I just had never seen the whole thing before. It’s kind of a mess. There are some lame camera angles, a lot of the non-concert footage is boring, Jimmy Page’s solos go on way to long and some of them are sloppy, but there are incredible moments in that film. Those guys were truly young gods.
The slick studio produced Zeppelin stuff is wonderful, but there is still something fun about watching a great band kick it live, and that’s how I see Jack’s 70s comics. The 60s stuff is heavily produced, the 70s stuff is KIRBY LIVE!
Could that 70s stuff have been “better” if you or Stan Lee or someone else could “reign Jack in” in terms of the storylines, or could Jack’s stuff have been “better” if somebody like Stephen King or Alan Moore or whoever added glimmering, shimmering text to his 70s word balloons? That’s subjective. It’s like saying: would John Lennon’s solo stuff have been better if Paul McCartney worked on every track with him, added a middle 8, and sang background vocals? Or would solo-Lennon have been better if Elton John collaborated with him on each track?
Whether you like or dislike something is a matter of taste.
For me, when it comes to Kirby, I respect Jack’s solo stuff in the same way I respect Lennon’s solo stuff.
Solo-Lennon is not as pretty and slick and toe-tapping as the Beatles stuff, there’s a darkness to John’s solo work (like “Mother” for example, talk about heart-wrenching), there’s an ugliness and dirty, almost reckless sloppiness to Lennon’s solo material, especially all the great bootleg outtakes. That’s how I see Jack’s solo stuff. Not literally dirty, but raw and unfiltered. If you prefer the Beatles, I can understand that. But Lennon’s solo stuff still moves me because of the man behind the music and the circumstances the music was produced in.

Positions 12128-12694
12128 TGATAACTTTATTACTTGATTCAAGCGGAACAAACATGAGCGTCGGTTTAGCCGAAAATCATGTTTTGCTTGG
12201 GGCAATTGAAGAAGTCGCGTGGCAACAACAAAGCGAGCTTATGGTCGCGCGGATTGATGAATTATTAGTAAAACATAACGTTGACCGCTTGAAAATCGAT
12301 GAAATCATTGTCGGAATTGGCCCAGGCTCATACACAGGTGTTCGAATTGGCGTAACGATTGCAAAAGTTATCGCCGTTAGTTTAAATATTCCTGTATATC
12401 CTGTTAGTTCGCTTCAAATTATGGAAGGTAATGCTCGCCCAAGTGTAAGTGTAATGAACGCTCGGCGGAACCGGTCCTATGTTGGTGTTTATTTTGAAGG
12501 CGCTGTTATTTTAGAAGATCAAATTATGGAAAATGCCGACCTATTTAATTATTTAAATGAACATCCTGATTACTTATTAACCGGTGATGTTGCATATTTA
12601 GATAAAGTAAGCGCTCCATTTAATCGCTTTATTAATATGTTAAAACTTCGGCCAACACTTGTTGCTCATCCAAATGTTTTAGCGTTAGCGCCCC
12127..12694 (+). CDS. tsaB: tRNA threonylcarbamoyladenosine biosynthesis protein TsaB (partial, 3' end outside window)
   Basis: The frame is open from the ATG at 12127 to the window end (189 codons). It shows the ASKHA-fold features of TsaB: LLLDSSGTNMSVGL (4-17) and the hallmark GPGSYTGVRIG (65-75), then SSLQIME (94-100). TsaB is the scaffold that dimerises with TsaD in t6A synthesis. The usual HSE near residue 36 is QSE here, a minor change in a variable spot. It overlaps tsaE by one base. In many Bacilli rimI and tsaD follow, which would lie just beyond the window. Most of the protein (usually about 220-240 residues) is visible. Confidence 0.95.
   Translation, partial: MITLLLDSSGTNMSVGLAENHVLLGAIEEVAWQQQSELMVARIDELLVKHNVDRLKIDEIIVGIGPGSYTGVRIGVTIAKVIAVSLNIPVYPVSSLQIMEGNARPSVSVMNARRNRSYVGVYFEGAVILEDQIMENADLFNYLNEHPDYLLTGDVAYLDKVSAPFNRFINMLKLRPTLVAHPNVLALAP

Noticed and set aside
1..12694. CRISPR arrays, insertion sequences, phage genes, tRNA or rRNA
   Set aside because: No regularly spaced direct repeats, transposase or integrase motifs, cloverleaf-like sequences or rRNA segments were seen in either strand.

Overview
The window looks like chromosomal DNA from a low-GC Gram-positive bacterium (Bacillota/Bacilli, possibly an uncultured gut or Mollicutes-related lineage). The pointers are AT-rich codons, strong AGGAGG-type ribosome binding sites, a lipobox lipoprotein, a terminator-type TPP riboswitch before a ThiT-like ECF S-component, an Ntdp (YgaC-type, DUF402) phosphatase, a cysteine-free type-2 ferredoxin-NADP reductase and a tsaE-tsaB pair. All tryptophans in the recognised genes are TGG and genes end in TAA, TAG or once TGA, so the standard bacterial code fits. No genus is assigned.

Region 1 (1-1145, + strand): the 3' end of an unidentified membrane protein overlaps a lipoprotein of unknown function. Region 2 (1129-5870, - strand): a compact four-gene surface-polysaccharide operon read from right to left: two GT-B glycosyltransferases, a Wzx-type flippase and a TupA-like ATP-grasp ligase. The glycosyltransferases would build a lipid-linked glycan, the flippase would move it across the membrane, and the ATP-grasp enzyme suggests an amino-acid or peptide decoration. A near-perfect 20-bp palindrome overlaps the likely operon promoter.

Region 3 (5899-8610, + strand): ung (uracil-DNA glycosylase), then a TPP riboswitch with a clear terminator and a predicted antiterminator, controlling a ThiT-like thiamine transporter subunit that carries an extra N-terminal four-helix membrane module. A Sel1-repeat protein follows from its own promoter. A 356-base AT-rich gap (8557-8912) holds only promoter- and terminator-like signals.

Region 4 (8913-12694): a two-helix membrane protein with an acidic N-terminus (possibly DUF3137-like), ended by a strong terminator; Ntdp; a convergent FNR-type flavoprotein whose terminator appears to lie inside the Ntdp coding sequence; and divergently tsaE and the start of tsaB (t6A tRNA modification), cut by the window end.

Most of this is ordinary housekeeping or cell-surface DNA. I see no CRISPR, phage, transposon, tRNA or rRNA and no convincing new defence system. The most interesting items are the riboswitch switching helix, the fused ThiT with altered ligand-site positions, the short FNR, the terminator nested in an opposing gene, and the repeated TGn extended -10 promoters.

Same with Kirby: I enjoy Kirby text because it’s impromptu full speed ahead runaway train comics-making at it’s best.
Aside from some of those artists who can crank out piles of Manga comics, I doubt anyone will ever come close to the quantity and quality of Jack’s solo run.
You prefer Kirby/Lee? A lot of kids did. Some still do. I get it. But I’m in awe of what Jack accomplished in the 70s. Mainly I just like Jack’s art. I like his style and his decision making. Yeah, the 70s stuff is a little wacky, and the text at times could use some work — but Jack didn’t have time to dwell on his text and tinker with it and perfect it the way a novelist can dwell on a line of dialogue for an entire year. And Lee had burned him big-time so Jack couldn’t take a chance on trusting another collaborator.
Honestly regardless of how much a lot of fans hate Jack’s text, I say Jack didn’t need a collaborator — his 70s stuff is fine. I mean, can you imagine the horror of Lee doing his “Forsooth verily methinks” Thor babble for New Gods? Get out your barf bags. Jack’s 70s stuff “is what it is.” To use the Beatles analogy again, in the Anthology documentary Paul addresses critics of the White Album, some say it should have been two albums (Ringo jokes it could have been the White and the Whiter Album) and Paul talks about how there are some great songs on it, it is what it is, and Paul dismisses the debate, he waves his hand and says something along the lines of “It’s the bloody Beatles White Album, shut up.”
That’s kinda my take on 70s Kirby. Get over the fact that Lee didn’t dialogue it. Jack’s 70s stuff is fine, in fact it’s great. I’m sure it influenced every major player who works in comics.
To wrap up this little monologue on Kirby text: I think Jack’s 70s work is visually some of the greatest comics ever made. If you put the work in it’s historical context, Jack’s text is just fine, it’s not Shakespearean great, but it is good soild workmanlike comic book dialogue — which is a reflection of who Jack was. I guarantee those books have brought a lot of people a lot of joy over the years. So I don’t get the hatred or the “revulsion” some feel for Jack’s text. It just seems like a waste of time.